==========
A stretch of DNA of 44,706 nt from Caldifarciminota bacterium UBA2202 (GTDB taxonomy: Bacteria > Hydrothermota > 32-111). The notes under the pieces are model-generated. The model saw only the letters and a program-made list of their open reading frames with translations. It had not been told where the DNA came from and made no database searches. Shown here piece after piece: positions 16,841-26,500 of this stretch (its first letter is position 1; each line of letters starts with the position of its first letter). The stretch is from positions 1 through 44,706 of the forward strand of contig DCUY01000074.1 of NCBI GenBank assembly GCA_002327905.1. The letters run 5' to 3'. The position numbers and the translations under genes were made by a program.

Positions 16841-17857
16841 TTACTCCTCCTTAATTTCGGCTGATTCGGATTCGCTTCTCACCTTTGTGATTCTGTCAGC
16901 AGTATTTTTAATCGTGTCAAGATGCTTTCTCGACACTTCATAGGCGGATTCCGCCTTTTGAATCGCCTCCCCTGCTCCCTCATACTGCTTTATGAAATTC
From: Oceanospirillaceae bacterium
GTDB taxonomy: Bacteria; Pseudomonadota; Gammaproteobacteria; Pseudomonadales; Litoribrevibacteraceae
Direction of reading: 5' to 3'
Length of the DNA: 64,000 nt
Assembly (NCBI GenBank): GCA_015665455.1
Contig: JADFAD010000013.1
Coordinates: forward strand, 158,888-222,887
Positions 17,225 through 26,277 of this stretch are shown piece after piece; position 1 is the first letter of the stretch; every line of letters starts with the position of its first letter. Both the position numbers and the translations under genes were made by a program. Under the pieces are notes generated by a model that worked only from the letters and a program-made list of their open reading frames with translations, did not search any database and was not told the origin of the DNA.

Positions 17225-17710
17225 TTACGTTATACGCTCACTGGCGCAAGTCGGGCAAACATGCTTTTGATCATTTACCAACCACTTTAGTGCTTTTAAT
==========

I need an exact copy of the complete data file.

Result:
A stretch of DNA of 44,706 nt from Caldifarciminota bacterium UBA2202 (GTDB taxonomy: Bacteria > Hydrothermota > 32-111). The notes under the pieces are model-generated. The model saw only the letters and a program-made list of their open reading frames with translations. It had not been told where the DNA came from and made no database searches. Shown here piece after piece: positions 16,841-26,500 of this stretch (its first letter is position 1; each line of letters starts with the position of its first letter). The stretch is from positions 1 through 44,706 of the forward strand of contig DCUY01000074.1 of NCBI GenBank assembly GCA_002327905.1. The letters run 5' to 3'. The position numbers and the translations under genes were made by a program.

Positions 16841-17857
16841 TTACTCCTCCTTAATTTCGGCTGATTCGGATTCGCTTCTCACCTTTGTGATTCTGTCAGC
16901 AGTATTTTTAATCGTGTCAAGATGCTTTCTCGACACTTCATAGGCGGATTCCGCCTTTTGAATCGCCTCCCCTGCTCCCTCATACTGCTTTATGAAATTC
From: Oceanospirillaceae bacterium
GTDB taxonomy: Bacteria; Pseudomonadota; Gammaproteobacteria; Pseudomonadales; Litoribrevibacteraceae
Direction of reading: 5' to 3'
Length of the DNA: 64,000 nt
Assembly (NCBI GenBank): GCA_015665455.1
Contig: JADFAD010000013.1
Coordinates: forward strand, 158,888-222,887
Positions 17,225 through 26,277 of this stretch are shown piece after piece; position 1 is the first letter of the stretch; every line of letters starts with the position of its first letter. Both the position numbers and the translations under genes were made by a program. Under the pieces are notes generated by a model that worked only from the letters and a program-made list of their open reading frames with translations, did not search any database and was not told the origin of the DNA.

Positions 17225-17710
17225 TTACGTTATACGCTCACTGGCGCAAGTCGGGCAAACATGCTTTTGATCATTTACCAACCACTTTAGTGCTTTTAAT